Embracing Technology and Change

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People react in different ways to radical change. Once you have a life, once it's comfortable, once it's established and then somebody shows up with new machine that wipes of the industry in your town. You're working for a newspaper and all of a sudden there are no newspapers some people are thrilled with the that they have their things and some people are really angry that what they did with their parents did what their grandparents did has been wiped out.

Part of what's happening these days is the pace of change is so aggressive it's so fast that there is a whole lot of people saying stop the bus I want to get off or I don't understand this plus or not competitive response, and that's not a new phenomenon, that's happened throughout history.

And that's part of the reason that we have so many technological museums and ruins, because those societies that don't adapt and adopt those societies that try and say I'm going to ignore science, I'm going to ignore this changes, tend to end up in the dust heaps of history. Why do countries appear and disappear? The ones that do last are the ones that do learn, the ones that adapt, the ones that adopt, and one will understand this ways of technological change and apply them in an intelligent fashion.

And that sometimes means that you're religious strictures have to change, I think somebody invented a telescope that sometimes means that your ethical boundaries get really stretched, among those things because we've decouple sex from time, for your grandparents, you had a baby nine months later, and today you can freeze a sperm, you can freeze an egg, you can freeze a fertilized egg, you can have a bit of in turn months, two years, 10 years, maybe 50 years.

The stuffs that our children, and grandchildren are going to be asking, the choices that they are going to have, in terms of longevity, in terms of their body, in terms of reproduction, are things that we can't even begin to imagine, and I think if you look at the lunacy of what we're doing with deficits, and just selling our children, and their future.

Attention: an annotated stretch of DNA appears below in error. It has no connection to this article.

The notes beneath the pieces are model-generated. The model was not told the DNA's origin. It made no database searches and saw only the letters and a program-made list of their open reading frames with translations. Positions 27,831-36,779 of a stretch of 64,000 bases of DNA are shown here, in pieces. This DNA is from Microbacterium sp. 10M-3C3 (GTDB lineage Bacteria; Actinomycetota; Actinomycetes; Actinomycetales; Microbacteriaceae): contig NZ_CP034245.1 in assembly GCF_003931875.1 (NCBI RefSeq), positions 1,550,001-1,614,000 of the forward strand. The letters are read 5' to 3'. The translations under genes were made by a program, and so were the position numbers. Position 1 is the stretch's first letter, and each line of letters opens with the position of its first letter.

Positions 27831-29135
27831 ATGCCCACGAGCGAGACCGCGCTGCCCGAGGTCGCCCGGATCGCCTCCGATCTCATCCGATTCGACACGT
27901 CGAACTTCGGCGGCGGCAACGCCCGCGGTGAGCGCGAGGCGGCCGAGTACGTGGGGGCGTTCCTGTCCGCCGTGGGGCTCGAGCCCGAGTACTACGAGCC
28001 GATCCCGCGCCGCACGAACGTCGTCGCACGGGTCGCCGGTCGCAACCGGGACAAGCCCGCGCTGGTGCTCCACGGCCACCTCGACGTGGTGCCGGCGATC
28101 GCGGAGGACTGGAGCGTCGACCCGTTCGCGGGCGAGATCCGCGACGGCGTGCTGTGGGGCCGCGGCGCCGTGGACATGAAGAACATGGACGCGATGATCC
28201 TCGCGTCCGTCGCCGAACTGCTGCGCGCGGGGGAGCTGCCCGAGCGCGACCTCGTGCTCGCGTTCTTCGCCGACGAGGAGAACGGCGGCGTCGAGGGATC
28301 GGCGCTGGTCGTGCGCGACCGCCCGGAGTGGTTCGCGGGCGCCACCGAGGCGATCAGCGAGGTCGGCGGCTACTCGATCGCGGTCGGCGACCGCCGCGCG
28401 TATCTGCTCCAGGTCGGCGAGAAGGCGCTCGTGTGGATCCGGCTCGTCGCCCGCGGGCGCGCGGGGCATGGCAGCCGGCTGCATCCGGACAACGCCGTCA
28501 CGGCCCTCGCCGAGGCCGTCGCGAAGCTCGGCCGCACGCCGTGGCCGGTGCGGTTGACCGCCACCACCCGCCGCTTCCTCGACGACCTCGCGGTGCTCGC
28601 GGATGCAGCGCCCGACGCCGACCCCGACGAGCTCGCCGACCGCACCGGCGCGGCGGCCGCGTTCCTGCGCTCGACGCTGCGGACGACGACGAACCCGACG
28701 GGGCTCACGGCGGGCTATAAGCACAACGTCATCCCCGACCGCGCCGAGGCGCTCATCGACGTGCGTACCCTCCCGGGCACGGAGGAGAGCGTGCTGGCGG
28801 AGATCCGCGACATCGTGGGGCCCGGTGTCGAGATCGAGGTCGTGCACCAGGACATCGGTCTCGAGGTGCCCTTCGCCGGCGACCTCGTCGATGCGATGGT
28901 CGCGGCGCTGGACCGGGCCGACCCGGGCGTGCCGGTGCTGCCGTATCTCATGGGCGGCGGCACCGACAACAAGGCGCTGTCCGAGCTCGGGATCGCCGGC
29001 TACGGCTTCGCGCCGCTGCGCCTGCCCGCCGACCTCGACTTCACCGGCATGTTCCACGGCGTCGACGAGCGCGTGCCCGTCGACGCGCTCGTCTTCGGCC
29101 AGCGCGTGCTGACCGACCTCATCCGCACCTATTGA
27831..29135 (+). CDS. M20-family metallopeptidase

I think if you look at some of the anti-intellectual, anti-science moves in some of the states, I think if you look at just the polarisation where it's considered illegitimate to even have a meal with somebody from, whose from the other side, all of those are trends that are so completely anti-american in terms of what makes this country great, but at the other hand in parallel to these trends you have an explosion of entrepreneurship, you have explosion in research, the US is by far the leading producer of new companies, of venture capital, of scientific discoveries these are a whole series of things particularly in life sciences where about 50% of the information generally about life sciences is generated in consentia, that if we don't take that advantage, if we don't put this into schools, if we don't preserve and protect and foment this stuff, we're going to lose an enormous advantage that the country has, to generate jobs, to grow the place people don't just understand often how important entrepreneurship, that ability to take that basic discovery and tie it into entrepreneurs is a really difficult thing to do.

Now when you get it right it doubles, and doubles, and doubles the wealth and jobs because this is where the Joe Parker's come from, this is where the Microsoft comes in, this is where the eBays come form the Youtubes, the Google's the Groupon's and when you think how quickly a couple of kids with t shirts and their finds generate companies that are the size of the economy of a small country, it's really extraordinary, and counties that get that right have a real shot at growing quickly and getting through real estate crisis and not driving itself to bankruptcy.